Dr. Portch said he sat down with the consultant sometime in early spring to discuss the findings.
The consultant asked: "`Was there any pattern to those administrative models which resulted in increased research funding?' And the answer to that was, no, there is no pattern," Dr. Portch said. "Had there been a pattern, would we have had an exploration of different arrangements? Quite possibly."
The long lead time even after Dr. Tedesco's announcement in early December was a disadvantage to starting a search, said Dr. Portch, who is conducting his 21st presidential search as chancellor.
Given a lot of time "a search committee will take (that time)," Dr. Portch said, chuckling. "And the longer a search is, usually the worse it is; you lose candidates along the way. There's much to be said for an intense search, an aggressive search."
An even bigger impediment at the time was transferring operation of MCG's hospitals and clinics to MCG Health Inc., which was on a strict deadline to start July 1, the beginning of the state's fiscal year. Right up to the past two or three weeks, there were still enormous details such as insurance to be worked out, Dr. Portch said.
The presidential search could have begun a few months ago, Dr. Portch said, but the transition to MCG Health was heading into crunch time.
"Getting those two things, one completed and one under way at the same time, we did not think was wise," Dr. Portch said. "In my judgment we were better off to complete the transition to MCG Health Inc., put all our attention on getting that done successfully and then put all our attention on the search."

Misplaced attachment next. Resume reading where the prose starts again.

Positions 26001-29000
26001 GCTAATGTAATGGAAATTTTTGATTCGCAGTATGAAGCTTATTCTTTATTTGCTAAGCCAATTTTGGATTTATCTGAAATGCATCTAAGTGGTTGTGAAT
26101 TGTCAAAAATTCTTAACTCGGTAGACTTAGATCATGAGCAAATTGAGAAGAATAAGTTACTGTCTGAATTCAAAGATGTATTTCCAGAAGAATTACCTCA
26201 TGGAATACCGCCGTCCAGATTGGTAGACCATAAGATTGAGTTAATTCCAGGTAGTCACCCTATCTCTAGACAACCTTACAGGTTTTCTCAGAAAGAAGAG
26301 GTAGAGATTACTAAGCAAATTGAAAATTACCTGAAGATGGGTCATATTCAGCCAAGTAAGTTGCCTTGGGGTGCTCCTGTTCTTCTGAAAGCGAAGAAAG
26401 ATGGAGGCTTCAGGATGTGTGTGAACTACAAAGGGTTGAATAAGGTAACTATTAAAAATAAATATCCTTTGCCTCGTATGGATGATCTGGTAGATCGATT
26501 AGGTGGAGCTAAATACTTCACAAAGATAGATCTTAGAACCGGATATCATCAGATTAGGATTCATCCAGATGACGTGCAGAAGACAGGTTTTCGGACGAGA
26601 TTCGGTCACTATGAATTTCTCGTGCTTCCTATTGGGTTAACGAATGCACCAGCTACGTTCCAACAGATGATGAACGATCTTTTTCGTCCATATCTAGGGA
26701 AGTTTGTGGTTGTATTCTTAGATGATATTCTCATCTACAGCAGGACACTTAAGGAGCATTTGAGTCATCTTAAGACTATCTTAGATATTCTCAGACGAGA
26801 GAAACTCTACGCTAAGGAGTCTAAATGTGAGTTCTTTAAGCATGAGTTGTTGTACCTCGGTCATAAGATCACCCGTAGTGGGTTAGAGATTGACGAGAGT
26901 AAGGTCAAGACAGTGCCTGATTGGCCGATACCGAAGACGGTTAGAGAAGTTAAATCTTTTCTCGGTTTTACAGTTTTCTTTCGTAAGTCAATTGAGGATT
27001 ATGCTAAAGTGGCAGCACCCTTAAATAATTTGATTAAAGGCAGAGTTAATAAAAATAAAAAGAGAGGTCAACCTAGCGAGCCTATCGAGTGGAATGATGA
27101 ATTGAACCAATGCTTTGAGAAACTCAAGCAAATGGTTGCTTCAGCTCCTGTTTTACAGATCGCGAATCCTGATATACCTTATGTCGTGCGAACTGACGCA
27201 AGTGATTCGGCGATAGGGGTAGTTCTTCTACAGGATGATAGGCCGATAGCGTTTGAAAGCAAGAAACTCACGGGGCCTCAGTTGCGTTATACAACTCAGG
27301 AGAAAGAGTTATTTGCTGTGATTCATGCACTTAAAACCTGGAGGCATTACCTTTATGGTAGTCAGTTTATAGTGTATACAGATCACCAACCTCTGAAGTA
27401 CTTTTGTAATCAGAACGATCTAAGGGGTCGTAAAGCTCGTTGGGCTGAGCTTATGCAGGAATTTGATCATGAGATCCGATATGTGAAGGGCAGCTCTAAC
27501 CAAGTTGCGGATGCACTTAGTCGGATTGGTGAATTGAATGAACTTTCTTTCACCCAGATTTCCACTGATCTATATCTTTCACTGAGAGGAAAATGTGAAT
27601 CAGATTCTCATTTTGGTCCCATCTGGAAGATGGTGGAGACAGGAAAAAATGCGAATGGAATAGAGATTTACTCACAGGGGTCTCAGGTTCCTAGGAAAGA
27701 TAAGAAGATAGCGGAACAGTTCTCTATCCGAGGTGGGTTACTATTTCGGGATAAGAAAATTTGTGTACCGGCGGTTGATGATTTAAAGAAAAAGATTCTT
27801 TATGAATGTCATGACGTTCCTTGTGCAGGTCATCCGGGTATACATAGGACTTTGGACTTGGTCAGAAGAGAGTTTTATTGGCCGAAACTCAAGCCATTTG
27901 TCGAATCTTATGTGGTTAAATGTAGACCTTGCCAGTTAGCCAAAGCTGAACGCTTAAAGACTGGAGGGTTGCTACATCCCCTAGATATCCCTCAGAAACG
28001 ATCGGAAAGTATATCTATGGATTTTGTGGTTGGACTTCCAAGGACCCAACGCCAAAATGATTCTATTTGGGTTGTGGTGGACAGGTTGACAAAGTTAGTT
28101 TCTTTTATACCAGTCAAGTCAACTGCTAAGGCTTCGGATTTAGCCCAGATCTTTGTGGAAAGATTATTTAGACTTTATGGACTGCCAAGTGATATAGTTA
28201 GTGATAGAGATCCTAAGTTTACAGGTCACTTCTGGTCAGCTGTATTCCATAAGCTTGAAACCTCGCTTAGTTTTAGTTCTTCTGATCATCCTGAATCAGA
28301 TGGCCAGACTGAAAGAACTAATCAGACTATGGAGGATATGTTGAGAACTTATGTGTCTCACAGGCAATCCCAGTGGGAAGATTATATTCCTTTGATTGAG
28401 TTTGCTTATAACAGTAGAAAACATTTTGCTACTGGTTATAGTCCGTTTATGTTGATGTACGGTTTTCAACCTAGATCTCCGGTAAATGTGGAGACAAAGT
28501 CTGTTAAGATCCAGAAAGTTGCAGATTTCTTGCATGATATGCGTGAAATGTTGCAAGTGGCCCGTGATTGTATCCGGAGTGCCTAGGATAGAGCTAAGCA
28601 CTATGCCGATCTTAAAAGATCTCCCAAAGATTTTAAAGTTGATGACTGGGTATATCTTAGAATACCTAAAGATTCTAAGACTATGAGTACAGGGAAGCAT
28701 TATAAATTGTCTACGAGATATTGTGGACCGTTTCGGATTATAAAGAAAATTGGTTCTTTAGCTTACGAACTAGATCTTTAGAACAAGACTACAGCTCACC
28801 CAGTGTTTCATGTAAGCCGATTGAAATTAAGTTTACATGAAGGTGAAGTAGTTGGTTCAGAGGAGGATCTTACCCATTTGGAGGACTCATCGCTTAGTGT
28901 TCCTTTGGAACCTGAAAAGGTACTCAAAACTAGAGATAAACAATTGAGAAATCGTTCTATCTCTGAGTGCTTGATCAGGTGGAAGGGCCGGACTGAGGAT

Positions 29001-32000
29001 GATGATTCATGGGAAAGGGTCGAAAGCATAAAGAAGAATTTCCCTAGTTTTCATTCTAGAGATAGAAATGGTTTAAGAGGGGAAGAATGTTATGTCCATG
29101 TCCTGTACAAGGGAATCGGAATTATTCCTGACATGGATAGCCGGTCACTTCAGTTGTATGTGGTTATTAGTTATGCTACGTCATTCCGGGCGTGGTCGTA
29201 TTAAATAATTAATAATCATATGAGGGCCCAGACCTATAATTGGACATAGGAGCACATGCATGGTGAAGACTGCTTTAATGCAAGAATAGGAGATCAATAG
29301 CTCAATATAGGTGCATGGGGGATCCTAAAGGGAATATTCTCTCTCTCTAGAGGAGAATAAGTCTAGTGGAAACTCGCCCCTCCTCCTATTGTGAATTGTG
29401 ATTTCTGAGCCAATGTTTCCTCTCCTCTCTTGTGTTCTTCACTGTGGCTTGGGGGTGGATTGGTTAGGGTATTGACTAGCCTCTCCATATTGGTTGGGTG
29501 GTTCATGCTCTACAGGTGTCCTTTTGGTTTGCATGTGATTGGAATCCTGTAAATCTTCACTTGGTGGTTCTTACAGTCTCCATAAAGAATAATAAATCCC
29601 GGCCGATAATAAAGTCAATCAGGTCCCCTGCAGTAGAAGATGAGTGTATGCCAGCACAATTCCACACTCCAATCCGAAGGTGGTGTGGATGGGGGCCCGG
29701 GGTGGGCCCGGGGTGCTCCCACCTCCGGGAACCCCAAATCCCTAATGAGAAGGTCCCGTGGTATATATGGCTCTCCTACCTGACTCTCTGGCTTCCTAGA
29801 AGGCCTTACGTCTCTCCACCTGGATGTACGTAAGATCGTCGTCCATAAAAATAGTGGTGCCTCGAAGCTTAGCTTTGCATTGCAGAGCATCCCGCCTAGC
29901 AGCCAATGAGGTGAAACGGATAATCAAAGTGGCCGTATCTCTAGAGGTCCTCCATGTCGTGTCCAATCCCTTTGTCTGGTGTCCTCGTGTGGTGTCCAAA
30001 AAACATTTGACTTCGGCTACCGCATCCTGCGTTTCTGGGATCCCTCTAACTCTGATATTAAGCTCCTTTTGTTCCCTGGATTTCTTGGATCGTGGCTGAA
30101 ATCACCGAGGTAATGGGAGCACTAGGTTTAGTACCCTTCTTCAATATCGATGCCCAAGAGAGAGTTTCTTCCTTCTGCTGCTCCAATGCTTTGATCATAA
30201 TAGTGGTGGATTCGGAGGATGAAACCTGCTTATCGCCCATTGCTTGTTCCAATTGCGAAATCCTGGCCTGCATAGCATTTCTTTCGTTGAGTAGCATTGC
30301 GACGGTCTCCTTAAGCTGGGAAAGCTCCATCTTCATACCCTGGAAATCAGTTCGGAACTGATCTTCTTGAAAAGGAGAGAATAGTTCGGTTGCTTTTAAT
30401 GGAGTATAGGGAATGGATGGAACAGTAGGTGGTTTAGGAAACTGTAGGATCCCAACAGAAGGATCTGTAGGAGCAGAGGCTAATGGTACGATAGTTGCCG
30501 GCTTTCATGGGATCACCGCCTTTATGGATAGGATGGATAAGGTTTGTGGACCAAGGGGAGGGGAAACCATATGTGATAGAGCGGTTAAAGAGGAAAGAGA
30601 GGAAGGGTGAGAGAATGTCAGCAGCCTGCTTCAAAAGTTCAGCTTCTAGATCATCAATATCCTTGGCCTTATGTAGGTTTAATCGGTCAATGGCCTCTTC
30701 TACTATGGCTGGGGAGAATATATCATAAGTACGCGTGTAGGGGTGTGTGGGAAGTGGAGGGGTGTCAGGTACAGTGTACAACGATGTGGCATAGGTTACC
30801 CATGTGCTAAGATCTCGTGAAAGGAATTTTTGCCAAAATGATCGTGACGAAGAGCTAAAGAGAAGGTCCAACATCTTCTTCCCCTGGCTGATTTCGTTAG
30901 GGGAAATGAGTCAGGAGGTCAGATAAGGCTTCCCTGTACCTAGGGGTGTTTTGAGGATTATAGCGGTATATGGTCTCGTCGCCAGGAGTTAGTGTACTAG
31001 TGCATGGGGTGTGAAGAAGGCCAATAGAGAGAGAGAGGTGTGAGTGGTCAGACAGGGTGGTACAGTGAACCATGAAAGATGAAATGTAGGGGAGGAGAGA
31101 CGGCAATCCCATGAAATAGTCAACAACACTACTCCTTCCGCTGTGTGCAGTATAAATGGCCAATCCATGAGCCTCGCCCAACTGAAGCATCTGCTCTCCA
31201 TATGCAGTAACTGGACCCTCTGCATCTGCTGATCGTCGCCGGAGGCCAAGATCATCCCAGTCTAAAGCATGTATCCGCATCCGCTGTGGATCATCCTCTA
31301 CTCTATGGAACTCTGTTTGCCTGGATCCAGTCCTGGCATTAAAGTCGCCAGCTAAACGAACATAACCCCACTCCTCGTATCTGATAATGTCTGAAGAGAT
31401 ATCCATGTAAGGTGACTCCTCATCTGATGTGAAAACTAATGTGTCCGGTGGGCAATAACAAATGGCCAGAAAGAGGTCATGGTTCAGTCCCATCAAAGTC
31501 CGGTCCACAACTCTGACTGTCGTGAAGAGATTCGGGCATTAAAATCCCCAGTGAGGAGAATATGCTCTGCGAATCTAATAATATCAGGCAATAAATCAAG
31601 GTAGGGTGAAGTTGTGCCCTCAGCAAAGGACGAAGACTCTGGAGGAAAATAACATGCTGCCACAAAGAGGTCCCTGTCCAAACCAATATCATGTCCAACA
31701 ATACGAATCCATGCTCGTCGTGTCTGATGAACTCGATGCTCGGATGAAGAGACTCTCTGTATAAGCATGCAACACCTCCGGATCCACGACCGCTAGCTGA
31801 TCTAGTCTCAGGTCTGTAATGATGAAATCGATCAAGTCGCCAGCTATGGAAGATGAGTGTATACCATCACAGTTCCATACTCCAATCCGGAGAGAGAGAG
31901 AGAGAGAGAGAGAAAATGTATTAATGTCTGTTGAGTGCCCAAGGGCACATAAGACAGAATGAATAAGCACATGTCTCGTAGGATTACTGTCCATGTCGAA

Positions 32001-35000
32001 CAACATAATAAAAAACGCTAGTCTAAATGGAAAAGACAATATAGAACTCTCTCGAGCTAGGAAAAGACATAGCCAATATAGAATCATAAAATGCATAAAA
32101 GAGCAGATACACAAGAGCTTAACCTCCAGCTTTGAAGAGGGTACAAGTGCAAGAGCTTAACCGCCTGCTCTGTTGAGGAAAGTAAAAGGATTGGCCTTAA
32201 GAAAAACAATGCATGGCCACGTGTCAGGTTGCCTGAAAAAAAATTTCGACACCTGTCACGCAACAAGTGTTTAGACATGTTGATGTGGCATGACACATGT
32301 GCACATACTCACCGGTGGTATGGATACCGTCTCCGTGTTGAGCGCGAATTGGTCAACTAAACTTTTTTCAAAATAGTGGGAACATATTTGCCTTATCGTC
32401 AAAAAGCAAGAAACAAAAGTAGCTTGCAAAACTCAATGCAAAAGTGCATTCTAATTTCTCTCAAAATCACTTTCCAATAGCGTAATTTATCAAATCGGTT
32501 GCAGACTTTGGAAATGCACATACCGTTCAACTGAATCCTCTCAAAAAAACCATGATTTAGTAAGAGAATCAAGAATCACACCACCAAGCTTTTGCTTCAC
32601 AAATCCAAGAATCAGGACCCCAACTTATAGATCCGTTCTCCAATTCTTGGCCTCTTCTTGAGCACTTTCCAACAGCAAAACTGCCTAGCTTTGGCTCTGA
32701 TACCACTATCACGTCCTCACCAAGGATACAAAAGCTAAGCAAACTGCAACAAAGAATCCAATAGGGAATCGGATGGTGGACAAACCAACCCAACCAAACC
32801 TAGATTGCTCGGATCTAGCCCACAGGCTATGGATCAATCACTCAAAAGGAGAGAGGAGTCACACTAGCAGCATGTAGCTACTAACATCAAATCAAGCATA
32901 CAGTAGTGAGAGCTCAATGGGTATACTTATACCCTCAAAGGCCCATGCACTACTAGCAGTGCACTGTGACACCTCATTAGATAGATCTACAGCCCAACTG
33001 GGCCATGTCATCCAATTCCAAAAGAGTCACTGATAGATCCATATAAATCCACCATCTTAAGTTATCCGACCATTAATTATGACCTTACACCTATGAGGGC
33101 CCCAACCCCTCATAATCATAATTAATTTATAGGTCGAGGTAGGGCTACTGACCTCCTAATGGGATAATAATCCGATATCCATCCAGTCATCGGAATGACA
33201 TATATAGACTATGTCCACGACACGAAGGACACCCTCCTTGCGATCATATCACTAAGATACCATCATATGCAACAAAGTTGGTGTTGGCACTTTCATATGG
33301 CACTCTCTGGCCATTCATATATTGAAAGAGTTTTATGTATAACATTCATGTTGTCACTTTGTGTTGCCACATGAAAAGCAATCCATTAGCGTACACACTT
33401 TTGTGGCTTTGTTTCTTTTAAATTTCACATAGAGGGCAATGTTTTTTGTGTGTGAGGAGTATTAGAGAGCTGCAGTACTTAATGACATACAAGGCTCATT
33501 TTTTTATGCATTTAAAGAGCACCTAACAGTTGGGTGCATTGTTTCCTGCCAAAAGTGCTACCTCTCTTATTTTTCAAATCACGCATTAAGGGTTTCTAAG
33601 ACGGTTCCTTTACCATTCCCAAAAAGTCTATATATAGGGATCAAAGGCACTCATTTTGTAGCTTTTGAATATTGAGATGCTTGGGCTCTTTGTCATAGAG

The transition to MCG Health, in fact, shapes the kind of candidate the committee now looks for, said Board of Regents member Thomas Allgood Sr. of Augusta, who is also chairman of MCG Health.
"You're looking for somebody who is outstanding in academics and won't need to have the administrative skills of the previous president" in running a clinical system, Mr. Allgood said.
The president of MCG serves on the board of MCG Health, and it will still be vitally important to the school, Dr. Tedesco said.
"It's one thing to just try to make an operation more efficient, but you have to make it more efficient without violating the reason they originally created you, and that's the educational mission," Dr. Tedesco said. "That truly is the learning laboratory. Not only that, but it will impact the ability of this state to have future health care providers. We are the biggest provider of Georgians who practice health care in this state."
Although the dramatic changes have worried many, Dr. Tedesco is optimistic.
"The fact of the matter is I still think it's an enormous opportunity, and I think they'll find that there are a lot of people who will find this job attractive," Dr. Tedesco said. "I have no concern about that at all."
Reach Tom Corwin at (706) 823-3213 or email@example.com.